Why do you charge hospitals for blood I give for free?

July 20, 2020

One of the most frequently asked questions about what we do at the South Texas Blood & Tissue Center is “why am I not paid for giving blood if you charge hospitals for it?”

Like all blood centers in this country, we operate under guidance from the Food and Drug Administration. Those guidelines specifically require us to label all donations as either “paid donor” or “volunteer donor.”

Hospitals across the United States have policies against transfusing blood from paid donors.

Plasma centers, which also operate under FDA guidelines, pay donors because the plasma they collect is not used in hospitals – it is processed by the centers for therapies and not transfused directly into patients. The plasma the centers collect undergoes a number of physical steps (known as fractionation) to ensure it is safe to use.

As far as charging hospitals and other medical providers for blood, the South Texas Blood & Tissue Center only passes along the costs of getting the blood from the donor to the patient. Those costs include:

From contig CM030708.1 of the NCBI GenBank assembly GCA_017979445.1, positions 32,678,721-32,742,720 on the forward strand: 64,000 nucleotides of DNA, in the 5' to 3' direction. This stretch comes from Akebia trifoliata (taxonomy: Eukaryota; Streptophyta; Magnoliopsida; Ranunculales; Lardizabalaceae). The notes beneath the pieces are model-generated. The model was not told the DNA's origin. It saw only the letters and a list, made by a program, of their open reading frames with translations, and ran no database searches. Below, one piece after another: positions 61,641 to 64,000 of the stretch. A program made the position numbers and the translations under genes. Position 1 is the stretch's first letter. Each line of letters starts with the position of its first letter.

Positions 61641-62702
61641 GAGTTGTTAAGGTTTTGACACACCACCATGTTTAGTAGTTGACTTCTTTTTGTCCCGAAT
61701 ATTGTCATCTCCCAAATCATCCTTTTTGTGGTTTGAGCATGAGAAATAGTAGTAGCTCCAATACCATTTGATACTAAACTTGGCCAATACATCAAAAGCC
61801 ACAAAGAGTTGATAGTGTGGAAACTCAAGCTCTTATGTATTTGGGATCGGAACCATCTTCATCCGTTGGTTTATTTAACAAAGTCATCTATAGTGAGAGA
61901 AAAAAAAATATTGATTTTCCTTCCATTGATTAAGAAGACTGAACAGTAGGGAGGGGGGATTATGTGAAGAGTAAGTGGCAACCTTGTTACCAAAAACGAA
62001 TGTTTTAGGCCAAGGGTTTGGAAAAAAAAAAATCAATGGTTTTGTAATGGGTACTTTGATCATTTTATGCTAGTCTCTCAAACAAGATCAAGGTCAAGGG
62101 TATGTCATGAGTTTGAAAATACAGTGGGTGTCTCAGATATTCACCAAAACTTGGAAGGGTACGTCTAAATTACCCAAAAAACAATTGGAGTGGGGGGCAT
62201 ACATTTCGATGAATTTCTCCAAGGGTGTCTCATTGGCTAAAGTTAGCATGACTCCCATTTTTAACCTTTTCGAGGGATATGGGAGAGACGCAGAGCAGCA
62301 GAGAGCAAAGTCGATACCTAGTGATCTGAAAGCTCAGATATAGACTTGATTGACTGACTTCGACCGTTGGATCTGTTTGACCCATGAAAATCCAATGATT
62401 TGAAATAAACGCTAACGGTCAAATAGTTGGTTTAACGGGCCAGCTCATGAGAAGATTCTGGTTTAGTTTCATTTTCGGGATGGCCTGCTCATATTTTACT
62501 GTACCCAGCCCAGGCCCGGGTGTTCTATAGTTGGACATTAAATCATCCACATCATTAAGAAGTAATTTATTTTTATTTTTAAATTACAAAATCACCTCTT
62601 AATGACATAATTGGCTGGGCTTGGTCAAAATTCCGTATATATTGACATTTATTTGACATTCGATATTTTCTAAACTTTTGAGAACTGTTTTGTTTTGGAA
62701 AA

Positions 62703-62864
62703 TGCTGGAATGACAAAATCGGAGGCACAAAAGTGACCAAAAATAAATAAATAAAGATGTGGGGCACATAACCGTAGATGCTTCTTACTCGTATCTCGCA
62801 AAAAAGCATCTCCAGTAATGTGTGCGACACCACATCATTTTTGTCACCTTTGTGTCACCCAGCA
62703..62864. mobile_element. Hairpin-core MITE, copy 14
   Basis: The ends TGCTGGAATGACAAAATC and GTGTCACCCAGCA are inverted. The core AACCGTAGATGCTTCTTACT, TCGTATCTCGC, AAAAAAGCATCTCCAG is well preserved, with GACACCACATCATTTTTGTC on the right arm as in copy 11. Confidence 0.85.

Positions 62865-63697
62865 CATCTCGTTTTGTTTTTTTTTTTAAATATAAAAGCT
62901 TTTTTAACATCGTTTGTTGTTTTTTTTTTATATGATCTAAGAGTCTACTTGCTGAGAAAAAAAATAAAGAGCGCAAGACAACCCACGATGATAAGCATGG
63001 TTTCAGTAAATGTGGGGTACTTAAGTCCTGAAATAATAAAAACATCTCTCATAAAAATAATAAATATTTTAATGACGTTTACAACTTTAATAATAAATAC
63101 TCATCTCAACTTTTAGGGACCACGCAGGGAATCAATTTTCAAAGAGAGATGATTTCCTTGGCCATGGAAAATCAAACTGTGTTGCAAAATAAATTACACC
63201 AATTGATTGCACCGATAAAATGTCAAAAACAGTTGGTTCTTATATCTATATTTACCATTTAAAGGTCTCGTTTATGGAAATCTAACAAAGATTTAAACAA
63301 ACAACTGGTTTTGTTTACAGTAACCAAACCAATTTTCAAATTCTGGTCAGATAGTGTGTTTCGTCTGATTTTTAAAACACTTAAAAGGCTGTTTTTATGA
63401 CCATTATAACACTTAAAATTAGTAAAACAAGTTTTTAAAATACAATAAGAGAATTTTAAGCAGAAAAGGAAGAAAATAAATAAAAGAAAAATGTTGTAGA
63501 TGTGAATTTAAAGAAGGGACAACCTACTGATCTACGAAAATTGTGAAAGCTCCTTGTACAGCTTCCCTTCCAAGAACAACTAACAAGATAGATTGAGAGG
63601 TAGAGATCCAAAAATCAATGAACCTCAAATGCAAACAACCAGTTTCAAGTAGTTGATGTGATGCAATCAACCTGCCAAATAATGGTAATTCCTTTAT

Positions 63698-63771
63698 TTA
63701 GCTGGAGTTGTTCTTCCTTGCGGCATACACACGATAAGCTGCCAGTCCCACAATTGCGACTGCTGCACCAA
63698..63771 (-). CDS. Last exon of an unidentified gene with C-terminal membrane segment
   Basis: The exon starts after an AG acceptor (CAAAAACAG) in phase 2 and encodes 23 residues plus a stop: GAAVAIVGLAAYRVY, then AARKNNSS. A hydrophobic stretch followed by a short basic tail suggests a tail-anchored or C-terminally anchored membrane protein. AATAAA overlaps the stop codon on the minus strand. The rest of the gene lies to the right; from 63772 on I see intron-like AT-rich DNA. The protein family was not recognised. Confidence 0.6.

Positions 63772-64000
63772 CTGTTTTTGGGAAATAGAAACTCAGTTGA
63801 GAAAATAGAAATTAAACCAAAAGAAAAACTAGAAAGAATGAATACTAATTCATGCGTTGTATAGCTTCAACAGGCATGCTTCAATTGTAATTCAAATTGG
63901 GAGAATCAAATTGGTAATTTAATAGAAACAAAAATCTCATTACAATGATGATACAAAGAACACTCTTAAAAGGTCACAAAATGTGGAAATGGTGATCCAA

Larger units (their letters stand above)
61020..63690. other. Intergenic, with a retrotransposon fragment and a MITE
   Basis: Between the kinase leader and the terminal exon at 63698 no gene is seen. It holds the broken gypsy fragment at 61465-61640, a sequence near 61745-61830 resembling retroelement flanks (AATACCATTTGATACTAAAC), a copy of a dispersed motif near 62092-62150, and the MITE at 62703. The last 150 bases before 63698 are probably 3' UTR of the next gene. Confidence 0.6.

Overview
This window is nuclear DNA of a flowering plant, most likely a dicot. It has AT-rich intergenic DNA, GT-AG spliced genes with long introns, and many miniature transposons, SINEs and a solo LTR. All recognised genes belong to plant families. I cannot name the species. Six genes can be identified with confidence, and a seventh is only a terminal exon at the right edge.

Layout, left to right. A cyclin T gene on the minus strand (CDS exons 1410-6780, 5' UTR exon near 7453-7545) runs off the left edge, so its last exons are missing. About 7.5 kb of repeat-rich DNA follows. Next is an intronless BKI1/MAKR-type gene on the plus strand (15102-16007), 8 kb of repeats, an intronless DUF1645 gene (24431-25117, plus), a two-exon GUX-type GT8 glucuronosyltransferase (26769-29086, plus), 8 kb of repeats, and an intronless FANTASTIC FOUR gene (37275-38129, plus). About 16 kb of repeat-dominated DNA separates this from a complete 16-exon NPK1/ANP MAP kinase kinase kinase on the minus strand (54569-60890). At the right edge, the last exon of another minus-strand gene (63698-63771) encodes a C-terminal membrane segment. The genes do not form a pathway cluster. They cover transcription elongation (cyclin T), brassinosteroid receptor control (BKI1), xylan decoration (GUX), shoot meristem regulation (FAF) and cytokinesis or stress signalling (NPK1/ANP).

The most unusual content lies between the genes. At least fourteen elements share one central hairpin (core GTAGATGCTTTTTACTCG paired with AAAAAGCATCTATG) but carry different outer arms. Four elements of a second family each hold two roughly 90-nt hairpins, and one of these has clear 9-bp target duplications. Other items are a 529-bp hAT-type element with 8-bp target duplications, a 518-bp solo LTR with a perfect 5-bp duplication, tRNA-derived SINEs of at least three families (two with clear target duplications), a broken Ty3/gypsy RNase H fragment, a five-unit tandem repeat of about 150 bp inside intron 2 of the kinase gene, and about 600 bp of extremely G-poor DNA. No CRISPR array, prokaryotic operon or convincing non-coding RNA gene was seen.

• Hiring and training staff to collect, process and deliver blood
  • Equipment, from blood bags to mobile collection vehicles
  • Facilities for taking blood donations and for safely processing and storing donations
  • Testing for 12 different infectious diseases
  • Traveling across 48 counties to collect and deliver blood, and maintenance on the vehicles>
  • Quality control checks to ensure we live up to the highest standards

The FDA also regulates equipment we use and the tests we have performed on donated blood (by our sister organization, QualTex Laboratories).

Medical providers determine how much to bill patients for our costs, as well as their fees for things like storage and administering transfusions.


More from our blog:

STBTC testing body's reaction to COVID-19

Fraudulent stem cell clinics take advantage of fear during pandemic

BioBridge Global employees grab chance to donate blood again